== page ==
Saturday, October 29, 2011

2011-10-29 "Chevron earns $7.83 billion in 3rd-quarter profit; $7.83 billion is more than double 2010's 3rd quarter" by David R. Baker from "San Francisco Chronicle"
The high oil and gas prices cursed by consumers brought Chevron Corp. a near-record $7.83 billion profit in the third quarter, the San Ramon company reported Friday.
That's more than twice what Chevron, America's second-largest oil business, earned during the same period last year. And it fell just shy of the company's highest quarterly profit - $7.89 billion in the third quarter of 2008, when oil prices briefly reached $145 per barrel.
Crude prices haven't neared that peak this year. But they have remained stubbornly high, despite the sluggish economy. Chevron's average U.S. price for a barrel of crude oil hit $97 in the third quarter, up from $69 a year earlier. Overseas, the company's average price reached $103 per barrel, up from $70 last year.
"We've entered an era when supply and demand are really tightly balanced," said Allen Good, an oil-industry analyst with the Morningstar market research firm. "Any sign of economic growth in Europe or America, with continued strong demand in China, is going to affect prices."
Chevron's third-quarter revenue jumped 26 percent to reach $61.3 billion, even as the company's worldwide production of oil and natural gas slipped 5 percent, down to 2.6 million barrels per day.
All big international oil companies have seen their profits surge this year. Exxon Mobil Corp. on Thursday reported earning $10.33 billion in the third quarter, a 41 percent increase from the same period last year. Royal Dutch Shell's profits doubled to reach $7 billion.
Although Chevron and its competitors make the overwhelming majority of their money selling crude oil, this year's high gasoline prices have boosted their profits.
Chevron's U.S. "downstream" operations, which include refining and marketing, made $704 million in profit during the third quarter, twice the tally from a year earlier. International downstream profits topped $1.28 billion, although $500 million of that came from selling a refinery and other assets in the United Kingdom and Ireland.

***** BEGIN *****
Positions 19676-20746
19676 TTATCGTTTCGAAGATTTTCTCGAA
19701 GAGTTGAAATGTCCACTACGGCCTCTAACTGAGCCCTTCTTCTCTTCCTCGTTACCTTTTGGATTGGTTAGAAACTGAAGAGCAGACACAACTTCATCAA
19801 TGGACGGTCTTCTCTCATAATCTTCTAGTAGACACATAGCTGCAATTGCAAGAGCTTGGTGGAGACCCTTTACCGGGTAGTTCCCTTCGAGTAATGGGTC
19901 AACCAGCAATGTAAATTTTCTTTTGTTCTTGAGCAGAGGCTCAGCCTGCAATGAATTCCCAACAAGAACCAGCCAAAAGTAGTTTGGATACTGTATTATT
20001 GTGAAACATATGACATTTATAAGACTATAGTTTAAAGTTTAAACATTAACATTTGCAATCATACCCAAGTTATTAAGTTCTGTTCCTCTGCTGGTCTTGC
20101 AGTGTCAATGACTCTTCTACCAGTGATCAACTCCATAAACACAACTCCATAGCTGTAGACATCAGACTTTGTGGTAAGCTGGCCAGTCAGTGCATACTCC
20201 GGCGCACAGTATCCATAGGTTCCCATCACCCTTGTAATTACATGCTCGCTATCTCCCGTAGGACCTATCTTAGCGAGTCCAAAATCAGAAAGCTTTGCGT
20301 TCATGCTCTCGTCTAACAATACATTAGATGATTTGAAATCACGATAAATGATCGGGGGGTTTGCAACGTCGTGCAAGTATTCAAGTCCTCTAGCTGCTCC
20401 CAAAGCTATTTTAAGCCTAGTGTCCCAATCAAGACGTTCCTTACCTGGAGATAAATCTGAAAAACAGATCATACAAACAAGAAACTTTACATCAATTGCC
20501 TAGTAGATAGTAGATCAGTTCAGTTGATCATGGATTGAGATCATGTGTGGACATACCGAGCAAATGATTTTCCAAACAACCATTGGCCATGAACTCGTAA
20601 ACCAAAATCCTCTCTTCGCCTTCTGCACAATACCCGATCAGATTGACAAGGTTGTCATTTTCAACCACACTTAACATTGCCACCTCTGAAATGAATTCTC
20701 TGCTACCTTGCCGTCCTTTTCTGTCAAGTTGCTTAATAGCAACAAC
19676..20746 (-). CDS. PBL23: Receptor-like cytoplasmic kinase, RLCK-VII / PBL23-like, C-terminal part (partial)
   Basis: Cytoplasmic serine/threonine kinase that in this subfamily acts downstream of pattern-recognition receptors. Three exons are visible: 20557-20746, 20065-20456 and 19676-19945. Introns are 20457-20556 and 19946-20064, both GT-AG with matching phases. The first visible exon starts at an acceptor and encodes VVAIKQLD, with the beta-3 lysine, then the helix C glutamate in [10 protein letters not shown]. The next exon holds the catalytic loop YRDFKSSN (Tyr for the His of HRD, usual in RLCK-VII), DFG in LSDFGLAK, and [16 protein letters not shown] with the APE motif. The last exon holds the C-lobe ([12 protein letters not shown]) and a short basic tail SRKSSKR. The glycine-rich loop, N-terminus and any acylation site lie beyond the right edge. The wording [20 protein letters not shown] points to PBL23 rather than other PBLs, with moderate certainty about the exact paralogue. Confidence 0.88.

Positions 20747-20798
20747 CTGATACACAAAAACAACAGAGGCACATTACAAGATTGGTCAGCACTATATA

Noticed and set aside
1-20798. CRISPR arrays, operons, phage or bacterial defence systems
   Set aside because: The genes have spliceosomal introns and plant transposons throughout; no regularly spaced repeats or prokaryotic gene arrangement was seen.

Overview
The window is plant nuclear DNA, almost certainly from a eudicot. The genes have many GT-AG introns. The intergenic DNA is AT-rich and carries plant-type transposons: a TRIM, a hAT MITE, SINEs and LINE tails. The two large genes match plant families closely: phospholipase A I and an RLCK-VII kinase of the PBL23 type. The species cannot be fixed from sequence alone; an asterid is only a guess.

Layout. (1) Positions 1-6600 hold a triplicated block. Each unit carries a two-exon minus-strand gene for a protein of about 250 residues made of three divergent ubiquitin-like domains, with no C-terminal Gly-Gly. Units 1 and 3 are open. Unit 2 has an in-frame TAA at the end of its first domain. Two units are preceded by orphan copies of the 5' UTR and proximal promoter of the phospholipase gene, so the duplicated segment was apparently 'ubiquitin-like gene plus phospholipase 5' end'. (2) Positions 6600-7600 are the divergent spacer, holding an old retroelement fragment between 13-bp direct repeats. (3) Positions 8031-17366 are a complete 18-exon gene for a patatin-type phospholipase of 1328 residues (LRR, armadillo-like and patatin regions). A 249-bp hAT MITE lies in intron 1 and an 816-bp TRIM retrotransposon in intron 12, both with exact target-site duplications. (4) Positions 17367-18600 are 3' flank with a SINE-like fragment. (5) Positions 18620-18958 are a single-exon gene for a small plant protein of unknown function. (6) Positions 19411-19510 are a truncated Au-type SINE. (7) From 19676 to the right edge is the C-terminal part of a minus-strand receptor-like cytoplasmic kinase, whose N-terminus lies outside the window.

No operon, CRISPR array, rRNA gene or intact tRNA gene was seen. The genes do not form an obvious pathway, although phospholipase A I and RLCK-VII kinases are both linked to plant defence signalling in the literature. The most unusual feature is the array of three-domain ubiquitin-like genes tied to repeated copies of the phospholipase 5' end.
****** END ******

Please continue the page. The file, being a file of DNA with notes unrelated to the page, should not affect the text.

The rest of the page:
Gasoline prices have remained high despite weak demand in the United States. The country's average price for a gallon of regular now stands at $3.45, 64 cents higher than a year ago, according to the AAA automotive service. California's average stands at $3.84.
Prices usually drop during the fall, but that hasn't happened this year. U.S. refineries have been able to sell any excess gasoline to eager markets in South America, keeping prices from tumbling.
"My real worry is the spring," said Tom Kloza, chief oil analyst at the Oil Price Information Service. "We're looking at a spike in the spring, and the question is, is that going to be the straw that broke the consumer's back in the U.S. and Europe."
Chevron's top refining executive warned Friday that last week's decision by California regulators to create a cap-and-trade system for cutting greenhouse gas emissions would probably lead to higher prices in the state. Chevron operates two California refineries, in Richmond and El Segundo (Los Angeles County).
"California energy prices are some of the highest in the nation, whether you're talking about electricity or fuels," said Michael Wirth, executive vice president of Chevron's downstream operations. "By policy, this is designed to drive prices higher. And at some point, businesses have to confront that, as do the consumers of those businesses' products. And in a state where the economy is challenged, where employment is challenged, and where the fiscal situation is unsustainable, I think the effects here are predictable."

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